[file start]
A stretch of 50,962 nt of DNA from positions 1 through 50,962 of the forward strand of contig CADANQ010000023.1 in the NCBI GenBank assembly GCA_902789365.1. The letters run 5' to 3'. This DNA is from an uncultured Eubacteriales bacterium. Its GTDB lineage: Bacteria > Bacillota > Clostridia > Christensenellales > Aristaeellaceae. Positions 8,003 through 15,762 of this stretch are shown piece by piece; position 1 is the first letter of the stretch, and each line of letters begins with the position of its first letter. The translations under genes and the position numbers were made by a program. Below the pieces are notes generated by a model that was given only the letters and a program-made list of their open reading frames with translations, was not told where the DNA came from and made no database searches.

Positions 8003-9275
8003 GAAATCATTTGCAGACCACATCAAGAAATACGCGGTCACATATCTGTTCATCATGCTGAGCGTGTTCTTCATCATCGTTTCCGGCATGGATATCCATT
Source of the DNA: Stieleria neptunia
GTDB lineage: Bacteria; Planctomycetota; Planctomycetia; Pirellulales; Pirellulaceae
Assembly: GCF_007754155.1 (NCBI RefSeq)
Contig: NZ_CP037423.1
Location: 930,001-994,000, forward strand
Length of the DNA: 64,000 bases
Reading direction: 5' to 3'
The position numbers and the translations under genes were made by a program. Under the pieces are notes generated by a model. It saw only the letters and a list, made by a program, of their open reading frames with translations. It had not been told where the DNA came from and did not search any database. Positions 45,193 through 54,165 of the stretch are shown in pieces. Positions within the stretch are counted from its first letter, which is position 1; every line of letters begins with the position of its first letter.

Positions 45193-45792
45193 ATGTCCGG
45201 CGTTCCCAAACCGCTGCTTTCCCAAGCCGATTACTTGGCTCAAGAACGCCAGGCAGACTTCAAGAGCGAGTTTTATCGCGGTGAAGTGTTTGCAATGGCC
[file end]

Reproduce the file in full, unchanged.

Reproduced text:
A stretch of 50,962 nt of DNA from positions 1 through 50,962 of the forward strand of contig CADANQ010000023.1 in the NCBI GenBank assembly GCA_902789365.1. The letters run 5' to 3'. This DNA is from an uncultured Eubacteriales bacterium. Its GTDB lineage: Bacteria > Bacillota > Clostridia > Christensenellales > Aristaeellaceae. Positions 8,003 through 15,762 of this stretch are shown piece by piece; position 1 is the first letter of the stretch, and each line of letters begins with the position of its first letter. The translations under genes and the position numbers were made by a program. Below the pieces are notes generated by a model that was given only the letters and a program-made list of their open reading frames with translations, was not told where the DNA came from and made no database searches.

Positions 8003-9275
8003 GAAATCATTTGCAGACCACATCAAGAAATACGCGGTCACATATCTGTTCATCATGCTGAGCGTGTTCTTCATCATCGTTTCCGGCATGGATATCCATT
Source of the DNA: Stieleria neptunia
GTDB lineage: Bacteria; Planctomycetota; Planctomycetia; Pirellulales; Pirellulaceae
Assembly: GCF_007754155.1 (NCBI RefSeq)
Contig: NZ_CP037423.1
Location: 930,001-994,000, forward strand
Length of the DNA: 64,000 bases
Reading direction: 5' to 3'
The position numbers and the translations under genes were made by a program. Under the pieces are notes generated by a model. It saw only the letters and a list, made by a program, of their open reading frames with translations. It had not been told where the DNA came from and did not search any database. Positions 45,193 through 54,165 of the stretch are shown in pieces. Positions within the stretch are counted from its first letter, which is position 1; every line of letters begins with the position of its first letter.

Positions 45193-45792
45193 ATGTCCGG
45201 CGTTCCCAAACCGCTGCTTTCCCAAGCCGATTACTTGGCTCAAGAACGCCAGGCAGACTTCAAGAGCGAGTTTTATCGCGGTGAAGTGTTTGCAATGGCC